The MacPherson strut: How modern suspension is rooted in 1940s tech

MacPherson Strut diagram

Suspension technology in automobiles has evolved at a glacial pace. Many modern cars can trace the technological roots of their suspensions back decades. Once such example is the MacPherson strut front suspension, which is near ubiquitous on front-wheel-drive vehicles (and the Porsche 911). But who is this MacPherson guy, how does his design work, and why is it still around?

Thank Earle Steel MacPherson, born July 6, 1891 outside Chicago, Illinois for this enduring bit of technology. After receiving his mechanical engineering degree from the University of Illinois, MacPherson chased his interest and moved east to the budding automotive center of Detroit, Michigan.

MacPherson served in the U.S. military during World War I. Upon his return, he worked at the Liberty Motor Car Company before moving to the Hupp Motor Car Company.  In 1934, serious conflict among stakeholders at Hupp drove MacPherson to seek a more stable gig, and his knowledge and experience helped him land a position at GM.

Earle MacPherson
1951 Ford Consul

Over the next decade, MacPherson worked up the corporate ladder to the position of Chief Engineer of Passenger Car and Truck Design. Chevrolet worried that after the war ended, the auto market might tank and GM needed an economy car ready for production. In 1945, MacPherson headed the design team for this advanced unibody “Light Car” concept, for which he personally tackled the new front suspension. Later dubbed the Cadet, the vehicle never reached production, but MacPherson’s innovative suspension would forever leave its mark on the automotive world.

His design incorporated a vertical strut attached to the wheel hub. The strut was composed of a coil spring with a tubular shock through the center, which acted as the upper anchor point for the wheel hub. The design differed radically from the standard straight axle front suspension, which often utilized leaf springs and knee-action shocks that required significantly more space and did not allow the front wheels to travel up and down independently.

With the strut acting as the upper anchor point, a lower suspension arm locates the bottom of the steering knuckle, and a steering link turns the knuckle. With no upper A-arm or spring in the middle of the operation, there is plenty of space for driveshafts, which helped encourage the proliferation of front-wheel and all-wheel-drive platforms. The geometry of MacPherson strut system is also very stable through its travel and easily adjustable. With fewer parts, this system gives very similar performance to more complicated systems. With minimal modifications, it can also give very high steering angles—desirable among performance and drift drivers.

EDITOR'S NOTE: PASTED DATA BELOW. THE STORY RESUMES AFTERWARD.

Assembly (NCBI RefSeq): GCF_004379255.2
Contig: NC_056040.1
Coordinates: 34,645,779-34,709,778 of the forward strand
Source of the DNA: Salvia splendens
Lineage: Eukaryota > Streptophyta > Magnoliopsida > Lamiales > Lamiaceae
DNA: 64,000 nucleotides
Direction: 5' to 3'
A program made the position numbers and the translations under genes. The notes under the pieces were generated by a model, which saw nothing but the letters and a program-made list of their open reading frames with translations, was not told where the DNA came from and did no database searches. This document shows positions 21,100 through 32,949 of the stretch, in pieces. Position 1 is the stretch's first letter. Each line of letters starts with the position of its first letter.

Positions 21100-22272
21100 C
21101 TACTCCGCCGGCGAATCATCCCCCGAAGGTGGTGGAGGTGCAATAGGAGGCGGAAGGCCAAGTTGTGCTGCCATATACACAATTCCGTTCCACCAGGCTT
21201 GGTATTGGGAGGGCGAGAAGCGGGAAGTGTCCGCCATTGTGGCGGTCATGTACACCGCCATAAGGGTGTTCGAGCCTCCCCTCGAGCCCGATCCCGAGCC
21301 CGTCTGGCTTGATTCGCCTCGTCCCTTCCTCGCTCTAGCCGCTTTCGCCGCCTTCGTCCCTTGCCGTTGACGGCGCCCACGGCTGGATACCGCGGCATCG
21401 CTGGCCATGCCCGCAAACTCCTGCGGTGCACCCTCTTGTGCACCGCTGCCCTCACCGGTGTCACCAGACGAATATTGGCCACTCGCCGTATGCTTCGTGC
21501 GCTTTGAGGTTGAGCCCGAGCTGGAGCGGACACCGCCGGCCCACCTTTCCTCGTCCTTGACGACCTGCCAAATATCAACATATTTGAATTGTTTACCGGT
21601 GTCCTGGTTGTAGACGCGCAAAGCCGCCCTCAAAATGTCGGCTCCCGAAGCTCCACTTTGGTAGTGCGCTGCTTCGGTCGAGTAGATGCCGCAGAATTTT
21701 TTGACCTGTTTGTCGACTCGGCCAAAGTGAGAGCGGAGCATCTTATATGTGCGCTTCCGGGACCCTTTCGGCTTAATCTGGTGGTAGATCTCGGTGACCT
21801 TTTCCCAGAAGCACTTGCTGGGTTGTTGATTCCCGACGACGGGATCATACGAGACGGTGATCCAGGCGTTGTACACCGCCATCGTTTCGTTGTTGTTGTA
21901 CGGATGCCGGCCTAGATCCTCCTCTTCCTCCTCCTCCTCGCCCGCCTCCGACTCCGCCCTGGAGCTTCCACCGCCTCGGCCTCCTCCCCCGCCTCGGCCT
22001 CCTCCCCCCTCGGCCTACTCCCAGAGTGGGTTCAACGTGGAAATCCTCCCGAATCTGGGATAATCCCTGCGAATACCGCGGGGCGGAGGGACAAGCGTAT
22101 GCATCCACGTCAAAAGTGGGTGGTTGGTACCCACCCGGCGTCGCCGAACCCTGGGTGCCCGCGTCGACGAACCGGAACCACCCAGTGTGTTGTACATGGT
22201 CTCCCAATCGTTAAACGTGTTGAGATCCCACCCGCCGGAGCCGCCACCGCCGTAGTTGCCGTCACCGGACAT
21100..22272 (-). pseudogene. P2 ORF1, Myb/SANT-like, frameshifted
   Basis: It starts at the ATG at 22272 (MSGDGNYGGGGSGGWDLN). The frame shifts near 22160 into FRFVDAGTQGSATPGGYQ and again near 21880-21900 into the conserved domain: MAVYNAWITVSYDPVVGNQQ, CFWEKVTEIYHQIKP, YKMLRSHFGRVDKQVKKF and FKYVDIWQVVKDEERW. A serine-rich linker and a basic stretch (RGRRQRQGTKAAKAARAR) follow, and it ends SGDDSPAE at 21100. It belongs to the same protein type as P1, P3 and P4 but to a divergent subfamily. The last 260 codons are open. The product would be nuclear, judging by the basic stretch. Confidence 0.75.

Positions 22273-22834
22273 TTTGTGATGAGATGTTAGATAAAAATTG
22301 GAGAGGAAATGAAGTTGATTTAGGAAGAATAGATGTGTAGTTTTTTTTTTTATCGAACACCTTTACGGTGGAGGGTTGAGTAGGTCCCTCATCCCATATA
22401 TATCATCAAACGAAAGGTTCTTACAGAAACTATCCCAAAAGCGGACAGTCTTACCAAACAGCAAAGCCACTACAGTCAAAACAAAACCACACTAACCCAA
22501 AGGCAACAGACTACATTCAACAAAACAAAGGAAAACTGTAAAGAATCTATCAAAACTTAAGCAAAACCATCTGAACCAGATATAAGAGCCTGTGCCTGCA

MacPherson filed a patent application for the new suspension design in 1947. By 1949 he filed another featuring a more refined iteration of his design, which has held up to the test of time; many modern cars employ the MacPherson strut suspension.

What else is so great about this 70-year-old suspension design that it’s still in use? Low part count, simplicity, lighter weight, and compact packaging. All those details make it cheap to build, as well—an easier pill to swallow for the corporate bean counters.

Still, the overall package is does require unibody construction, as the top of the strut needs to anchor to part of the chassis. A body-on-frame vehicle does not have structure for the top of the strut to mount to, and the body itself can’t handle the suspension forces. Because modern cars are constructed almost exclusively in unibody form, and taller engines with dual overhead camshafts are now the norm, this time-proven solution is the suspension engineer’s longtime best friend.

The MacPherson strut got it right 70 years ago. No reason to fix what ain’t broke.